In order to most effectively support, and integrate with, municipal police departments, the Sheriff will need to be someone who can build trust and camaraderie with the municipal police chiefs. My 14 years as a municipal police chief allows me to both understand what municipal chiefs are working through, and my 13 years as the President of the Somerset County Association of Police Chiefs gives me the relationships to be able to start this important work on Day One. We need to reassign our officers in order to bring back the prisoner transport unit. Local police departments are spending money transporting prisoners which usually requires additional officers on overtime. They also leave their communities short staffed during the time it takes to transport the prisoner. This sheriff’s office is best equipped this function thus, saving the local communities tax dollars.
Campaign Address P.O. Box 6651 Somerset NJ 08875
The Somerset County sheriff has the unique and important role of preserving law and order in the county. Overseeing law enforcement and coordinating public safety efforts across townships, the sheriff is responsible for unifying our various police departments and similarly functioning units in order to ensure Somerset County laws are being followed and that such laws are just.

As working with local authorities and being a point person for coordination efforts across Somerset County is a key function of the sheriff, I believe my past experience qualifies me for this position and has provided me with the insight needed in order to carry out the duties of the role effectively. I’ve worked in a variety of positions, from serving as Lieutenant in the Franklin Township Police Department to working with the County prosecutor’s office to holding a position on the NJ State PBA Executive Board. In this way, from my experiences, I am capable of uniting various departments and creating ways for them to work in tandem as is the keystone responsibility of the sheriff.
Overhauling our prisoner reentry program is an issue of top priority for me. I have seen firsthand the damage done to individuals, families and communities when people re-entering society from jail are unable to resume productive lives and instead resort to crime to support themselves. Trapped in this cycle of recidivism, formerly incarcerated people lack the ability to leave their past lives behind and start fresh, imposing a burden on our criminal justice system and the overall productivity of society. When offered the proper resources, the majority of people reentering society from jail leave crime behind and can become productive citizens and taxpayers who contribute to our communities. When prisoners reenter society properly, it helps to build local economies and safe communities for everyone, decreasing overall crime rates and expanding our county’s workforce. Being that the sheriff’s office is responsible for local law enforcement and fostering safe, crime-free spaces, I will work with non-profit, county and state resources to ease reentry for residents who have served their sentences and have returned to their home communities.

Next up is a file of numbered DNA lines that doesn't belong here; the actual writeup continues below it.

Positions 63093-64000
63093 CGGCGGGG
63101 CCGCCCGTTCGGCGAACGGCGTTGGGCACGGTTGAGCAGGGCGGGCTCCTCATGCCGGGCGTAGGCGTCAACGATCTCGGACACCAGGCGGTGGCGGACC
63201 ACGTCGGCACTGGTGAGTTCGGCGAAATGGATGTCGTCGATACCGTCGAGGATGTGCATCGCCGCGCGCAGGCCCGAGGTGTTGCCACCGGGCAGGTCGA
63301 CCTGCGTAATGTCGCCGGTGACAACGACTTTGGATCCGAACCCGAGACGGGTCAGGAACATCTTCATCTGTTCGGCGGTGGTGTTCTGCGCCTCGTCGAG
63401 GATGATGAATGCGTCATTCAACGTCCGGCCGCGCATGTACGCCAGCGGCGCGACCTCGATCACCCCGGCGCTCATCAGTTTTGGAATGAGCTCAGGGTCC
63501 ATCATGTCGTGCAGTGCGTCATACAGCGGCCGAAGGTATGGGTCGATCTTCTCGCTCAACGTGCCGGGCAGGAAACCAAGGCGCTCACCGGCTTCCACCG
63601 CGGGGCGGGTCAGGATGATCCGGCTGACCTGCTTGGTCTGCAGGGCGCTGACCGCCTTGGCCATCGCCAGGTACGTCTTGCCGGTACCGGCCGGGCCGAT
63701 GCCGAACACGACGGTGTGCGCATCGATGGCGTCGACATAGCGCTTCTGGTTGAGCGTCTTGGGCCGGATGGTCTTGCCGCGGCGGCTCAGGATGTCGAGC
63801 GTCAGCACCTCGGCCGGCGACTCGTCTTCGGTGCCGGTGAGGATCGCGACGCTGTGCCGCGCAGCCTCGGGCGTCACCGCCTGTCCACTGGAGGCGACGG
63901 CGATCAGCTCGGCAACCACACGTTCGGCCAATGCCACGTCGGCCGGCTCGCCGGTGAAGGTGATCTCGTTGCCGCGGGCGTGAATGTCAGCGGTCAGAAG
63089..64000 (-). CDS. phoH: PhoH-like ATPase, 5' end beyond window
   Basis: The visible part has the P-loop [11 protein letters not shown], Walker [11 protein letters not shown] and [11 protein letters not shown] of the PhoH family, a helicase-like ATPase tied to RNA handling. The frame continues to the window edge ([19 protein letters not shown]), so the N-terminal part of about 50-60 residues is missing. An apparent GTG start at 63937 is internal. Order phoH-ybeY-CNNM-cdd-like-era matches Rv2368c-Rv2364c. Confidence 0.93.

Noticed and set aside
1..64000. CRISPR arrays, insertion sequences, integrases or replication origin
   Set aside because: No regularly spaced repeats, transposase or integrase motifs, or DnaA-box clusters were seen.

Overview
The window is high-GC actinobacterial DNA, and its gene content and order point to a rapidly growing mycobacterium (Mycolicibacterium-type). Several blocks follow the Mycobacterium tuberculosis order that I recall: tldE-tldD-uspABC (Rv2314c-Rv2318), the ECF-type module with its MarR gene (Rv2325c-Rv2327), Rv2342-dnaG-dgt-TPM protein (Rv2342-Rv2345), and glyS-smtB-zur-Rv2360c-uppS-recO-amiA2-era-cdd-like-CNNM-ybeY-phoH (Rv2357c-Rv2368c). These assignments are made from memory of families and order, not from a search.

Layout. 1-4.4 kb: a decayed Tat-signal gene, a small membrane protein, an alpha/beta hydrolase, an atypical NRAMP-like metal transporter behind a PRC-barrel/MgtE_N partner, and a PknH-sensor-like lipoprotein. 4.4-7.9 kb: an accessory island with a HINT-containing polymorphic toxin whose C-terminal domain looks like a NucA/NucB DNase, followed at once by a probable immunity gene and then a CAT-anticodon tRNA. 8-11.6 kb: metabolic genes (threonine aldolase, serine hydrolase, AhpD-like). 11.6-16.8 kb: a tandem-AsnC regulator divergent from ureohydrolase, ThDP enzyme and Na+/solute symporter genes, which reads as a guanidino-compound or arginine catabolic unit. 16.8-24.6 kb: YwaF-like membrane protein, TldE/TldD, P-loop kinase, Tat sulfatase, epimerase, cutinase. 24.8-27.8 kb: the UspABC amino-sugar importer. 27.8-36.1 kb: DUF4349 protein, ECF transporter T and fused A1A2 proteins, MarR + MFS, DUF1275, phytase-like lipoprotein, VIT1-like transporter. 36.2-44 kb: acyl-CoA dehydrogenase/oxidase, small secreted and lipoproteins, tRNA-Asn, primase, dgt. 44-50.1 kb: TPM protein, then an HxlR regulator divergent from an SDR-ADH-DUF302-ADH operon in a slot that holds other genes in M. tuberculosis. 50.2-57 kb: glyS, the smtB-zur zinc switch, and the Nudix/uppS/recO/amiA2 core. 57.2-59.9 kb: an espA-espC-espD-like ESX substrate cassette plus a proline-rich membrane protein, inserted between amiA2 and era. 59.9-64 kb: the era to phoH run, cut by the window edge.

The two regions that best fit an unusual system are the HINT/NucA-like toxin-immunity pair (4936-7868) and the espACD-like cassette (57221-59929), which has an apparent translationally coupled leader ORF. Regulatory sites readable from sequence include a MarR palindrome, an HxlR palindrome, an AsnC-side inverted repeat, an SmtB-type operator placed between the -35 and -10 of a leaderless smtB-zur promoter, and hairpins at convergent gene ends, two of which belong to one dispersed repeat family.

While largely subjective, public safety to me is simply whatever practices or regulations help make individual communities feel safe. This differs from town to town or county to county depending on local environments and community concerns. Yet, my former involvement with local police forces, the Somerset County Prosecutor's Office, and departments such as the FBI, DEA, Secret Service, and State Police has given me insight into the problems that concern Somerset County specifically and what our residents need in order to feel safe.

I plan to implement programs to help improve our community that include protecting our schools and places of worship, forming a task force aimed at combating hate crimes, and overhauling our prisoner reentry programs to ensure that folks who leave jail don’t end up back inside. I want to work with local businesses to serve the public and promote the well-being of Somerset’s entrepreneurs. In sum, I want to address the issues that Somerset County feels need to be remedied in order to feel secure and far from harm.
As a former Lieutenant for the Franklin Township Police Department, I have experienced the ways in which the smallest branches of public safety and law enforcement interact with county-level officials. As Lieutenant, I assisted the Somerset County Prosecutor's Office in several large-scale drug sweeps for distribution and possession, also serving as Liaison to the Somerset County Narcotics Task Force and was a Somerset County Superior Court recognized court expert in narcotics. In these ways, I was able to bring my intimate knowledge of the community I directly served to the forefront of operations conducted on a much larger scale. Similarly, as Sheriff, I will offer more ways through which local police departments can coordinate their efforts and pool their findings together in order to conduct work more efficiently. Liaison roles which provide local law enforcement with opportunities to assist in county-level projects and make use of individual specializations are certainly a way of doing so, in addition to allowing individuals in the Sheriff’s department to work one-on-one in their respective communities. Overall, I see great potential to bring the department out from the office and into the lives of our community members.